T.A. StreetBeat
The Mayor's sustainability plan, the net DOT commissioner and lots of information about Bike Month in this issue of StreetBeat
A Great Moment for Cyclists
On Earth Day, Mayor Bloomberg released a Sustainability Plan that aims to significantly improve transportation for all New Yorkers.

Articles and Actions

Events and Alerts

T.A. in the News

Congestion Pricing: What New Yorkers Stand to Gain
Bus Riders will feel the benefits of congestion pricing
Congestion pricing is a boon to NYC's three million bus riders.
New Yorkers already pay a congestion charge; a tax levied by traffic that takes time, health and productivity away from everyone who lives, works and visits this great city.

The City's three million bus riders endure the slowest transit commutes in the nation. One in four children in central Harlem have asthma. Millions have a dismal quality of life caused by too much traffic on their neighborhood streets. And, everyone who drives for a living--from cabbies to plumbers--pays part of the $13 billion in lost productivity due to traffic congestion. On some level, we all know that heavy traffic is madness.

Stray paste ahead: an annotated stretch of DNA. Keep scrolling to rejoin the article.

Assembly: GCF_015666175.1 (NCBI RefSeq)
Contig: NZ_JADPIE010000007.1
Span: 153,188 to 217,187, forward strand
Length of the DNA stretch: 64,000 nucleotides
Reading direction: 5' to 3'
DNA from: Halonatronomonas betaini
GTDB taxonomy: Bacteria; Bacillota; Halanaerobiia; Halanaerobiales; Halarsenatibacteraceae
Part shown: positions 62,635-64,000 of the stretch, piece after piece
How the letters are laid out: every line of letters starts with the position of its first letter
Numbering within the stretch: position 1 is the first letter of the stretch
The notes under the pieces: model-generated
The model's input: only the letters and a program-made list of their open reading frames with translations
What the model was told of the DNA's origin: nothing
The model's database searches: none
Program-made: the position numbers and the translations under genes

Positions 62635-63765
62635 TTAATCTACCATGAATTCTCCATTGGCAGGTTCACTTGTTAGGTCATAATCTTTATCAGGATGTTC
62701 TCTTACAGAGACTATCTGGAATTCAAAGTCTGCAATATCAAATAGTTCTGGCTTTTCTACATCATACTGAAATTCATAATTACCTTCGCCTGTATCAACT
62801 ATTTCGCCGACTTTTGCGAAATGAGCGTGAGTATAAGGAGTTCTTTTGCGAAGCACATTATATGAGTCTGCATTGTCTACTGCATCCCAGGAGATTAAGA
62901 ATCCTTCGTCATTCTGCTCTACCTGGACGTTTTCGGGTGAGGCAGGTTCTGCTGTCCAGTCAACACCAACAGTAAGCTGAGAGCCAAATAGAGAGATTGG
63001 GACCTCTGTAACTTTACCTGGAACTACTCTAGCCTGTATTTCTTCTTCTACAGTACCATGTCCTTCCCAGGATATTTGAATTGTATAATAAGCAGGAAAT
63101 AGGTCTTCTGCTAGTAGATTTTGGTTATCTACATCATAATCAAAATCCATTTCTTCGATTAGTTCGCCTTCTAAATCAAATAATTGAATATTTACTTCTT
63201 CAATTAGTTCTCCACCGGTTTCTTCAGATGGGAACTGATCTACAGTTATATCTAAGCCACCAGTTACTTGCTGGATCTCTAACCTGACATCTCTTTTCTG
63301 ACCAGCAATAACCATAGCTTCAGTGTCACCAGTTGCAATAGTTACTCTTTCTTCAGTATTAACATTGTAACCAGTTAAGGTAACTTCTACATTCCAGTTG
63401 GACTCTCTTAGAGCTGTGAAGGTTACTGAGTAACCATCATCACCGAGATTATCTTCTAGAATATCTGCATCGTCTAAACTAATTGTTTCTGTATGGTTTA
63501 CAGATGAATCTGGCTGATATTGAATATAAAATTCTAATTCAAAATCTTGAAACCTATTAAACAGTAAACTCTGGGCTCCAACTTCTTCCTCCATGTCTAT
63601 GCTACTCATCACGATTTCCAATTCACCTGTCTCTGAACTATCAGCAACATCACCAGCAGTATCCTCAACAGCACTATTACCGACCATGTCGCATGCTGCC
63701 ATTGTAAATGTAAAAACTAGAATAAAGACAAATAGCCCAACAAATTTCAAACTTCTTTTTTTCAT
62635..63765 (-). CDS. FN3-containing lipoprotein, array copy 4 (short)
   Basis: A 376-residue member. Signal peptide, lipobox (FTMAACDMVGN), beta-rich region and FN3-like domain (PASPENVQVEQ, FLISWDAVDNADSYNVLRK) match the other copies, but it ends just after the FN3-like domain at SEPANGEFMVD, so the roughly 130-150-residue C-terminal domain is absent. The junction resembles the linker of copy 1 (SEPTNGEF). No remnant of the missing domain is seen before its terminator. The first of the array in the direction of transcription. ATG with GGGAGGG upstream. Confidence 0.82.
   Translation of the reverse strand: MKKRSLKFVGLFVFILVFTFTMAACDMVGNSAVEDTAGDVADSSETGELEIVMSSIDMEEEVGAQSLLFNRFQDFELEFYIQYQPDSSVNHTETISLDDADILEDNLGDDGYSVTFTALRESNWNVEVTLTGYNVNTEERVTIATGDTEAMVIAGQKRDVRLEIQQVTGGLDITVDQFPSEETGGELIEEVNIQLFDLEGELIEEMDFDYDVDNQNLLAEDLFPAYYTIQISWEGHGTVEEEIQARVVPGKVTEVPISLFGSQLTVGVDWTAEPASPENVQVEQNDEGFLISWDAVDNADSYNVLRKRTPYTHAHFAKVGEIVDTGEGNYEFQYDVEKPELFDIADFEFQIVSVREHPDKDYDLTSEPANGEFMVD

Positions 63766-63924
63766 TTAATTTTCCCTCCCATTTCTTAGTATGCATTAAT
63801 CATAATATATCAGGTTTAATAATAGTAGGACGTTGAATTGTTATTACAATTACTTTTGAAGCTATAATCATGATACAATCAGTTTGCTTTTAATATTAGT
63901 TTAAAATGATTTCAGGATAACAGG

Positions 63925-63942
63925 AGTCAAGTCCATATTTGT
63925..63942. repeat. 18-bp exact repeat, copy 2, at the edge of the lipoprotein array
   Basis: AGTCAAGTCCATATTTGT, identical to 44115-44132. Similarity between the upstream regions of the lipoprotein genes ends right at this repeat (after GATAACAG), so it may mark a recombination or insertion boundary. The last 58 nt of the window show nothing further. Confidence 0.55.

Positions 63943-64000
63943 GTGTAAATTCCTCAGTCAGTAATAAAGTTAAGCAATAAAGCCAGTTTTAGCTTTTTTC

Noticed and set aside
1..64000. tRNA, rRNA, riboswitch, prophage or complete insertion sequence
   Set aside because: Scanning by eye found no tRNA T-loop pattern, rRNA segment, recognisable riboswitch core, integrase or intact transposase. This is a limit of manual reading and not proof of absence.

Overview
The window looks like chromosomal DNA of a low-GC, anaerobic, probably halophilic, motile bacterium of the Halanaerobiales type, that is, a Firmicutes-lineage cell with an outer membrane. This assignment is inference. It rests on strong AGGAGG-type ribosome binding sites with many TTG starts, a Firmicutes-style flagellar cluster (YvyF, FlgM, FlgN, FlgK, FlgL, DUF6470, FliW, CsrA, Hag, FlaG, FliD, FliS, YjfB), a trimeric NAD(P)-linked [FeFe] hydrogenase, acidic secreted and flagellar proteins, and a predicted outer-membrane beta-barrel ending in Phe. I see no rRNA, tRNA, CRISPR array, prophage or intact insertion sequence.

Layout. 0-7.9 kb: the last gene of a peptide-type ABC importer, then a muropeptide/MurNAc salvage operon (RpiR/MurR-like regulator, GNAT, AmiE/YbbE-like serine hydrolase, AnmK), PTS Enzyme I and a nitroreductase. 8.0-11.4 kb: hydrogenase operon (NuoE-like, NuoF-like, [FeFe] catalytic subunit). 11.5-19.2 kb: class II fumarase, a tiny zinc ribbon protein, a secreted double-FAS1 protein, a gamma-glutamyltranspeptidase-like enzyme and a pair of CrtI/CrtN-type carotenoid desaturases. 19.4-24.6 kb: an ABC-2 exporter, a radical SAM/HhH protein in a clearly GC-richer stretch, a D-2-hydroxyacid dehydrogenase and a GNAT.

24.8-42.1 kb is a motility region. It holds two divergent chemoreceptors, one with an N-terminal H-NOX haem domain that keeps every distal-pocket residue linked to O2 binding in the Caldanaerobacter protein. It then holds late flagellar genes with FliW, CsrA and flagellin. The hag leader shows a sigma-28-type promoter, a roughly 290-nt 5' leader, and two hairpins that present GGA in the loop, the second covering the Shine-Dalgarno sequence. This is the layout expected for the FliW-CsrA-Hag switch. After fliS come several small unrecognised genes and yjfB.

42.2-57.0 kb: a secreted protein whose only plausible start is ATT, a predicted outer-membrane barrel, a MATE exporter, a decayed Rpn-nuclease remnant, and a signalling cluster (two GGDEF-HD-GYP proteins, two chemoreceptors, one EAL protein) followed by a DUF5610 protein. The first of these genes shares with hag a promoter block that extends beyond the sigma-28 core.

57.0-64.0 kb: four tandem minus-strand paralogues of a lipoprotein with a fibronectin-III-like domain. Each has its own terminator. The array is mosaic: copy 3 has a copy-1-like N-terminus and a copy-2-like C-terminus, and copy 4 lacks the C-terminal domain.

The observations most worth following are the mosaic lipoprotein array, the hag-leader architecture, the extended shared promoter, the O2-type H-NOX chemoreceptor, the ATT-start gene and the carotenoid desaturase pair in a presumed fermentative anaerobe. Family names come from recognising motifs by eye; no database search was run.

On Earth Day Mayor Bloomberg gave us a way out: a London-style congestion charge to fund a new generation of transit improvements while reducing carbon and congestion.

The day after the Mayor's Earth Day speech, a coalition of over 70 citywide environmental, labor, health, business and community groups, including T.A., said that the plan was as much the Mayor's as it was theirs and pledged to fight for it. All of the city's editorial boards lined up behind the plan and support is poised to grow as more people see the cost-benefit equation for what it is: a clear win for the city's supermajority of transit riders.

As expected, there were also reactionary naysayers and special interest kowtowers: the American Automobile Association and parking garage owners immediately derided the Mayor's plan. Representative Anthony Weiner, Queens Councilmember David Weprin, and a few other elected officials who should know better stood with them.

To fight the good fight, put the Mayor's green transportation plan over the top, and ensure a mode shift away from the automobile towards biking, walking and transit, we'll have to educate these elected officials and their constituents in the coming months. To accomplish this, Transportation Alternatives is mounting the biggest advocacy campaign in our 34 year history and we are going to need your help.

Take Action: Send an e-fax to Representative Anthony Weiner asking him, in light of the facts, to reconsider his opposition to the Mayor's plan.